Shares of leading uranium miner Cameco (NYSE:CCJ) hit rock bottom at the end of October following the announcement of its third-quarter 2017 earnings. The new 52-week low was driven by what investors have become accustomed to for the last five years: weakness in the uranium market. Prices have continued to slide in 2017, which has imperiled operations at mines around the world. 

Indeed, in early November Cameco announced that it was suspending operations at its McArthur River mine and Key Lake milling facilities. That news was coupled with a 20% reduction in quarterly dividend distributions from $0.10 per share to $0.08 per share (a move that was long overdue, in my opinion). Investors certainly saw the cost-cutting measures as a step in the right direction, especially with regards to rebalancing supply and demand in the uranium market, and sent shares soaring. 

The rally received another injection of enthusiasm less than a month later when Kazakhstan announced that its state-owned uranium mining company, Kazatomprom, the world's largest uranium miner, would slash annual output 20% from 2018 to 2022.

As a result, Cameco shares are now up 35% from their 52-week lows set in late October. The string of positive news surely means the stock is a buy, right? Not quite. The long-term trends don't look very favorable for uranium miners because of the dwindling support for nuclear power. It's the simple reason I won't buy the stock.

Hands cupping an atom.

Image source: Getty Images.

Atomic energy's days are numbered

I've done a complete 180 on nuclear energy in the last year. On one side, atomic power is by far the best clean energy source we have at the moment. Plus, there are technologies in development that could alleviate concerns about nuclear wastes and even meltdowns from accidents or worse. There are several strong arguments to be made that nuclear power belongs in any clean energy future, but economics isn't one of them.

That's the other perspective investors need to contemplate. Deploying new nuclear power capacity is simply too expensive compared to wind or solar, even after accounting for the differences in capacity factors (the percentage of time a power source operates at its installed capacity), which of all power sources are the best for nuclear and the worst for solar. Worse still, the emerging threat of hacking has made centralized nuclear power all the more dangerous to society.

Long-tail risks aside, economics will keep a lid on growth in the nuclear power industry. That was the theme of a report by S&P Global Ratings that estimated half of the 99 nuclear plants in the United States -- the global leader in installed nuclear power capacity, with roughly 20% of all reactors -- could close down within 17 years. The country could be nuclear-free within 38 years. 

The United States is hardly alone. France, the world's second-place atomic producer with 58 reactors, is aiming to reduce its energy mix from 75% nuclear today to 50% by 2030. A combination of energy growth and reactor closures will accomplish the feat.

Japan, which has the third-most operable reactors on the planet, continues to encounter obstacles in restarting its fleet. The island nation idled all 54 of its reactors following the Fukushima accident in 2011, including 12 permanently. Today, just four have restarted operations. Another four received regulatory approval to restart, but will delay operations by two months to ensure no parts were caught up in the Kobe Steel quality scandal.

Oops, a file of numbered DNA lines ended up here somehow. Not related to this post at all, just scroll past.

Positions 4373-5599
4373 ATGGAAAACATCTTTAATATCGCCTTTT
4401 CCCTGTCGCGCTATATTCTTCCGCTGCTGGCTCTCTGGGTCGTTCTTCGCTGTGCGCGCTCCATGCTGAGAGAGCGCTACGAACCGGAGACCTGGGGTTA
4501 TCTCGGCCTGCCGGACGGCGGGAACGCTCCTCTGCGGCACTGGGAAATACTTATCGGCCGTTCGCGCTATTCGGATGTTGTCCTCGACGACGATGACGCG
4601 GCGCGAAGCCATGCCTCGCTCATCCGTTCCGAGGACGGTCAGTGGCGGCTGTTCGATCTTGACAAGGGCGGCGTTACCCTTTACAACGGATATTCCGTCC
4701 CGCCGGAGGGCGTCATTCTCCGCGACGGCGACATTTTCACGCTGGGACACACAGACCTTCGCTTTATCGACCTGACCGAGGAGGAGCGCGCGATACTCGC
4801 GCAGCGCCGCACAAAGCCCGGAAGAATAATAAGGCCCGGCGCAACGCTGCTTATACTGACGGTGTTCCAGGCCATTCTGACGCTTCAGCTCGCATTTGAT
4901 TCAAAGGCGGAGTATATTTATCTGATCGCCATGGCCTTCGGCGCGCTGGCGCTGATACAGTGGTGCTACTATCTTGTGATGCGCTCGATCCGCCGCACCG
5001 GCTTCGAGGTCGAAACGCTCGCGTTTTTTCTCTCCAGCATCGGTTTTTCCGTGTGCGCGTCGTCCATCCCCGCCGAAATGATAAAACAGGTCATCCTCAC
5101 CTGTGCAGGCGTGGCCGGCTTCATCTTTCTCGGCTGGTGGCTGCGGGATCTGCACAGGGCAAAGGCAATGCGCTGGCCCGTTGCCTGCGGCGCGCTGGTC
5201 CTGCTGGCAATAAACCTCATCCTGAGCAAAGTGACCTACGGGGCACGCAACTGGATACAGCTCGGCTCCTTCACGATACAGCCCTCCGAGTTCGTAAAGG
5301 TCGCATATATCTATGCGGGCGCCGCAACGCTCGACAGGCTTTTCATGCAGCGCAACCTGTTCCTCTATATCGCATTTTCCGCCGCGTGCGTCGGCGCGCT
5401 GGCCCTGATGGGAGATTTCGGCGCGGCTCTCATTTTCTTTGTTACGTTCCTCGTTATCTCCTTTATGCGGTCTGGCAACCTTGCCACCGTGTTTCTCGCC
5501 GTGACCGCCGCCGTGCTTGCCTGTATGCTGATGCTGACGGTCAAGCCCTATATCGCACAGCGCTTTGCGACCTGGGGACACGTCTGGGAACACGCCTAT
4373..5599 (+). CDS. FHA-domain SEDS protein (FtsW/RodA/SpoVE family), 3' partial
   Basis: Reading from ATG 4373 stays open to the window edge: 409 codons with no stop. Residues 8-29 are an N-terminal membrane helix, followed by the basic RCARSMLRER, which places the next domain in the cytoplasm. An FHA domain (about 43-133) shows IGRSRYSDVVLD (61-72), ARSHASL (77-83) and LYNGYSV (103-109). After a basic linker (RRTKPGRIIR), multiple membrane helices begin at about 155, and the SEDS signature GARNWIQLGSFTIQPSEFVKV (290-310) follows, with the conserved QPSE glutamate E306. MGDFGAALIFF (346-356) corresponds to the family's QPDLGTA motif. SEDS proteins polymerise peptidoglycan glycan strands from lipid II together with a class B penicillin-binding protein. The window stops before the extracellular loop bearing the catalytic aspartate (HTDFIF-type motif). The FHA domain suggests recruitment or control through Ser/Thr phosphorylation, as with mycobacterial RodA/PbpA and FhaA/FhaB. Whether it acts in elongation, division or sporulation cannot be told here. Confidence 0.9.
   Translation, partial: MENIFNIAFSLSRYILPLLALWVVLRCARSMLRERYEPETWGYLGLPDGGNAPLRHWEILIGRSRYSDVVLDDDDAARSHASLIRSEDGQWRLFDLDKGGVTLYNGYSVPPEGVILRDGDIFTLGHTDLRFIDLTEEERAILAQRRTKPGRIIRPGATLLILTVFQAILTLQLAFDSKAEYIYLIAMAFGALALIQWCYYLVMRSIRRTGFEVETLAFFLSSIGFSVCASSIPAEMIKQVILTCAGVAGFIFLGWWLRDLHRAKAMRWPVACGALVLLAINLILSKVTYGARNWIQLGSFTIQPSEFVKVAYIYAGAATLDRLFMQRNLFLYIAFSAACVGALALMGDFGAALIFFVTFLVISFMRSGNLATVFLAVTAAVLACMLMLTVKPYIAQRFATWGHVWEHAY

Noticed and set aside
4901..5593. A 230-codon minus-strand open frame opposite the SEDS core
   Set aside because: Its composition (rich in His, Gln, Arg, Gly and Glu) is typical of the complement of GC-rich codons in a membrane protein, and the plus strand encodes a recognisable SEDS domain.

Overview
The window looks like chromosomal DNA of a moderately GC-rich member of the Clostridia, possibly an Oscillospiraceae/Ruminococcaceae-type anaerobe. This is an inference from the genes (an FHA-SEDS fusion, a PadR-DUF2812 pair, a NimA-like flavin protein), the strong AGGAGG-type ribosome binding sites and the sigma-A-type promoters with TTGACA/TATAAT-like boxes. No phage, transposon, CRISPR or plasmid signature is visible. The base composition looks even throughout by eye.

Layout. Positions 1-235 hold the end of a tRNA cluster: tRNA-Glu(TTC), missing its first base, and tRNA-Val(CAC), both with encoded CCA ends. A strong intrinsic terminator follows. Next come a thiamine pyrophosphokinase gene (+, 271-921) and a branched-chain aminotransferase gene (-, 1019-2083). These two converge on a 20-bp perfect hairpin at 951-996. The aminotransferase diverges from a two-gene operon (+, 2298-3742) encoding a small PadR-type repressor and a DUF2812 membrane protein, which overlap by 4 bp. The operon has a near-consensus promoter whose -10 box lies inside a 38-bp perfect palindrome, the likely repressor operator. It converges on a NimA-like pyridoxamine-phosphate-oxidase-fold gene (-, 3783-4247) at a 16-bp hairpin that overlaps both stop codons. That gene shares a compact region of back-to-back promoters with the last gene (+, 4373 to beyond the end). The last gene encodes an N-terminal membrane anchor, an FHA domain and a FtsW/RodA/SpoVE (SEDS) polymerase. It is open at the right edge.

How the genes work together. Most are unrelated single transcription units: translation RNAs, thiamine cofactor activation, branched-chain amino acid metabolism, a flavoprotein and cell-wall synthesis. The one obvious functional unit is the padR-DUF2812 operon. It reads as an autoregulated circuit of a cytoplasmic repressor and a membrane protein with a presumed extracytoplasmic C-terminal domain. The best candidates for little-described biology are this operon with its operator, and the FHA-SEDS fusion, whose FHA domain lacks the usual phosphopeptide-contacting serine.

While Japan's idled reactors represent a major source of industry growth, the global trend is not an optimistic one. Consider the current landscape of reactor shutdowns, restarts, and new construction, and how it may affect future net growth. 

Planned changes to nuclear power generation fleet

Total faciltiies

Large-scale reactors under construction, globally


Reactors available for restart, Japan


Reactors being shutdown: Germany, Taiwan, Switzerland


Net growth in global reactor count excluding possible U.S. and France shutdowns


Data sources: Reuters and Nuclear Energy Institute.

While potentially witnessing a net gain of 70 reactors globally sounds bullish, that number doesn't take into account the potential retirements in the United States or France (or elsewhere). Should the U.S. close half of its reactors in the next 17 years, as the S&P Global Ratings report suggests is possible, then the total global net gain of reactors will drop to just 25.

That doesn't account for likely double-digit shutdowns in France, nor for the increased likelihood that Japan fails to restart all of its 38 idled reactors as it begins to explore turning away from atomic energy for good.

Investor takeaway

The enormous headwinds facing the global nuclear power industry represent a significant long-term obstacle for Cameco shareholders. The threat of reactor shutdowns, even spread out over the next two decades, creates a cloud of uncertainty that will continue to hang over uranium prices. Although they could rebound from their current historic lows, there doesn't seem to be any catalyst on the horizon for sustained demand growth. Simply put, nuclear power is on its way out, with new construction likely to be significantly offset by retirements. That's bad news for uranium miners everywhere.

Maxx Chatsko has no position in any of the stocks mentioned. The Motley Fool has no position in any of the stocks mentioned. The Motley Fool has a disclosure policy.